I am not familiar with the 1940 Chev chassis or guard dimensions specifically. A quick Google show it to be the usual top hat design Chev used from 1936.
I have put a Jag rear end under a 1936 Chev, using the jags original "cage" mounted on the jag rubber mounts.
Its a good fit. Engineer liked it too!
yeah 36-40 chevs and 36-40 fords all take a jag cage at the stock chassis width which is "mildly" convenient....!
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toprodz
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Re: 1940 Chev Rear End Options

Post by toprodz »

leocar wrote: Wed Jan 25, 2023 8:31 am
2. Buy a Jag rear. They seem to be quite narrow and should fit. Can get a XJS with 2.88 gears for around $1200 and will need a rebuild/tidy up

I am drawn to the Jag diff. Although the Jag diff will be more work than the 9” with leaf springs I think the ride will be better. Question is what wheels do the Jag’s run, are the stud patterns the same as other common wheels i.e. Commodore, Old Holden, Falcon, European etc.?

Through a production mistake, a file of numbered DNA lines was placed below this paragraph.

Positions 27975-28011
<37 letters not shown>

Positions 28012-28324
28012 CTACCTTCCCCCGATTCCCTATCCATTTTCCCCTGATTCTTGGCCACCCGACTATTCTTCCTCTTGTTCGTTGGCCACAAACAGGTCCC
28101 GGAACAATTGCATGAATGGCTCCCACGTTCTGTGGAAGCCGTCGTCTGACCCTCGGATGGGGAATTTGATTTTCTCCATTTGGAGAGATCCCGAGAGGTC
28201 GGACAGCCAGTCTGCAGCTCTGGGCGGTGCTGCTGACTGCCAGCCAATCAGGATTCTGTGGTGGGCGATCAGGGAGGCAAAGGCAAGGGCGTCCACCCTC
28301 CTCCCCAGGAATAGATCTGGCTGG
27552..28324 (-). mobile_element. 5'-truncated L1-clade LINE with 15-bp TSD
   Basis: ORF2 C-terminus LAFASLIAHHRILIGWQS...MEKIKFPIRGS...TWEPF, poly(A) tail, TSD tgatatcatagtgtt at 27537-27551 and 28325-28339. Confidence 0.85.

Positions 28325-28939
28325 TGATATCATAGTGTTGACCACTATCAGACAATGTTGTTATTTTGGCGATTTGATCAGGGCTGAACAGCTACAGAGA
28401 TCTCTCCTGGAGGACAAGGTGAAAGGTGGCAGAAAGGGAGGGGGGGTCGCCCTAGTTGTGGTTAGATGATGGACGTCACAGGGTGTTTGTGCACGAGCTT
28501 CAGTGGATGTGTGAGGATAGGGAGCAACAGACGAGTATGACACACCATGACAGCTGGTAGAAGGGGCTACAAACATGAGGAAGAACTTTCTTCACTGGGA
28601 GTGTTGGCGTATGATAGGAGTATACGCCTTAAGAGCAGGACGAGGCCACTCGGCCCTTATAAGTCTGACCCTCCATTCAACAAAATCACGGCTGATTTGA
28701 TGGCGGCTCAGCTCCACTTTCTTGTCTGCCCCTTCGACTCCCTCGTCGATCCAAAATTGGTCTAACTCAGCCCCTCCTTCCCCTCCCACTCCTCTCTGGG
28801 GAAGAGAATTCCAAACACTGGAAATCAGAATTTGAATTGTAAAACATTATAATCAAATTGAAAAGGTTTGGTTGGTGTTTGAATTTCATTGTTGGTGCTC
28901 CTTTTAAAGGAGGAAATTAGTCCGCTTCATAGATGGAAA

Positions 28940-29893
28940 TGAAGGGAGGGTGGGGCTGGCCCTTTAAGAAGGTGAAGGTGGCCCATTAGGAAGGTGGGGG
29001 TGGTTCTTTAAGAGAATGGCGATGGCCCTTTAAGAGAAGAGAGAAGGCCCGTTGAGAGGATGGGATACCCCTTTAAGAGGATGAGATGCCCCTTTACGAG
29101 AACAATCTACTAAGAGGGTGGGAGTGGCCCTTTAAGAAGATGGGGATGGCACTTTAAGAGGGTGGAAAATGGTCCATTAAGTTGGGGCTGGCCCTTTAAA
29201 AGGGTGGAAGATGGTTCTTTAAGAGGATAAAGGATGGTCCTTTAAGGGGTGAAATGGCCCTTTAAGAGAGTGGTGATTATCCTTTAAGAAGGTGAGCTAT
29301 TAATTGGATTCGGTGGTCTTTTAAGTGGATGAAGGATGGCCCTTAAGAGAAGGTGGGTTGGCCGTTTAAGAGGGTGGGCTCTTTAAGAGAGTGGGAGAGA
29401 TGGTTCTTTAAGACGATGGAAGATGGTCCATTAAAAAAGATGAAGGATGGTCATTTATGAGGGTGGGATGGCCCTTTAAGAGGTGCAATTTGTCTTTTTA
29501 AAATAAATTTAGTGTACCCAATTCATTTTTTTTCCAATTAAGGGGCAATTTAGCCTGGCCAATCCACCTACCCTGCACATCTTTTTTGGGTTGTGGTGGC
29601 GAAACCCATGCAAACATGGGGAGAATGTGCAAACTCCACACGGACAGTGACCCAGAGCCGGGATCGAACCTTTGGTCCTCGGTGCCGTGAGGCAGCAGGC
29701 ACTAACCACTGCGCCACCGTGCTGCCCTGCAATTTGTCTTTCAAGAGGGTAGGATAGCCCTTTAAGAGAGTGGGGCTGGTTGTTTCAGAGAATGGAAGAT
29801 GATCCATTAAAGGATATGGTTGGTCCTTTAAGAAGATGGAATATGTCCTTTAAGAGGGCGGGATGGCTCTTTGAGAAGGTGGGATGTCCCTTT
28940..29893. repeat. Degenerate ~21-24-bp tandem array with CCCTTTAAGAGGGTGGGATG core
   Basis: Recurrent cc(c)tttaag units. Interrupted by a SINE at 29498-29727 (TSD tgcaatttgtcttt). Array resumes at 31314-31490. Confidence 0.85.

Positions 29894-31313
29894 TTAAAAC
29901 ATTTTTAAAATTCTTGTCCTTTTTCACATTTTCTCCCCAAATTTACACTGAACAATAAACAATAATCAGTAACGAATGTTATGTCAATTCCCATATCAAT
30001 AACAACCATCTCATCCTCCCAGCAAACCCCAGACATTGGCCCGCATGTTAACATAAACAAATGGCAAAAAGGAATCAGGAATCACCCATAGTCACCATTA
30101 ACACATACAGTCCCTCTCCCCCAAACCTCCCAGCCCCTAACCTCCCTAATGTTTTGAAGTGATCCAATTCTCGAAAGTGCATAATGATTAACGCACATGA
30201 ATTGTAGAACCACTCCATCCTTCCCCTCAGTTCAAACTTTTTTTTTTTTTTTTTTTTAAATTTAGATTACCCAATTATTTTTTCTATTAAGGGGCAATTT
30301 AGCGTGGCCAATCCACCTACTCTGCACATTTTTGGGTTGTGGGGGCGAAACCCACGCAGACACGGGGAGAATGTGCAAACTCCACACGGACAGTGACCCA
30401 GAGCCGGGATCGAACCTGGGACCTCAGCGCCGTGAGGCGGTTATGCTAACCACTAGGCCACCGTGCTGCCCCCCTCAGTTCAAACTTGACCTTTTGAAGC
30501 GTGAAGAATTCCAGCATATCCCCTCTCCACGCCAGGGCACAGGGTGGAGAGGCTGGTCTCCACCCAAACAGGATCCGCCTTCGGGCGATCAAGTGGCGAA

Any other suggestions and or comments would be appreciated.

Cheers
You would be wanting to get a jag diff with around a 4.11 ratio if you are using a 6 speed auto, my one is running 3.77 ratio with the 4L60E4 speed trans and is doing about 1870 revs at 100 kph with 29.5" tall tyres, the jag stud pattern is chev with 1/2" studs but I found that using steel wheels the tapered wheel nut didn't fully engage in the taper of the wheel as Chevs use smaller 7/16" studs so I had the hubs redrilled to ford pattern, also the jag studs are very short.
I hope that helps a little
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leocar
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Re: 1940 Chev Rear End Options

Post by leocar »